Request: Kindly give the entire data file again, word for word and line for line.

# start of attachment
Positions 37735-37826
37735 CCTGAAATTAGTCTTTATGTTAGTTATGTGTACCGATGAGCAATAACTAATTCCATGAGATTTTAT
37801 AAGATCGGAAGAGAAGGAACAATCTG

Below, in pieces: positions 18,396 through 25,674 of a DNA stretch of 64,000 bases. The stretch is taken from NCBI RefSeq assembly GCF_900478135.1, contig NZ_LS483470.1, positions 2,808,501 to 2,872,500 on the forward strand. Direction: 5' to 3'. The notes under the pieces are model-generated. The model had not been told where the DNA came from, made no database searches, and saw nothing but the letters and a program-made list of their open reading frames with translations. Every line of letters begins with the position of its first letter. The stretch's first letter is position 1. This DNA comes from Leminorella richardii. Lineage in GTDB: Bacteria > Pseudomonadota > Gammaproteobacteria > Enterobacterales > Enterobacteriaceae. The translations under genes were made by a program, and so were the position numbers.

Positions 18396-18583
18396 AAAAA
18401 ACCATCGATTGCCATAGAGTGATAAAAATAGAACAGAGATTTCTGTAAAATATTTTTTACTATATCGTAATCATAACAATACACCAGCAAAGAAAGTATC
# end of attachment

Positions 37735-37826
37735 CCTGAAATTAGTCTTTATGTTAGTTATGTGTACCGATGAGCAATAACTAATTCCATGAGATTTTAT
37801 AAGATCGGAAGAGAAGGAACAATCTG

Below, in pieces: positions 18,396 through 25,674 of a DNA stretch of 64,000 bases. The stretch is taken from NCBI RefSeq assembly GCF_900478135.1, contig NZ_LS483470.1, positions 2,808,501 to 2,872,500 on the forward strand. Direction: 5' to 3'. The notes under the pieces are model-generated. The model had not been told where the DNA came from, made no database searches, and saw nothing but the letters and a program-made list of their open reading frames with translations. Every line of letters begins with the position of its first letter. The stretch's first letter is position 1. This DNA comes from Leminorella richardii. Lineage in GTDB: Bacteria > Pseudomonadota > Gammaproteobacteria > Enterobacterales > Enterobacteriaceae. The translations under genes were made by a program, and so were the position numbers.

Positions 18396-18583
18396 AAAAA
18401 ACCATCGATTGCCATAGAGTGATAAAAATAGAACAGAGATTTCTGTAAAATATTTTTTACTATATCGTAATCATAACAATACACCAGCAAAGAAAGTATC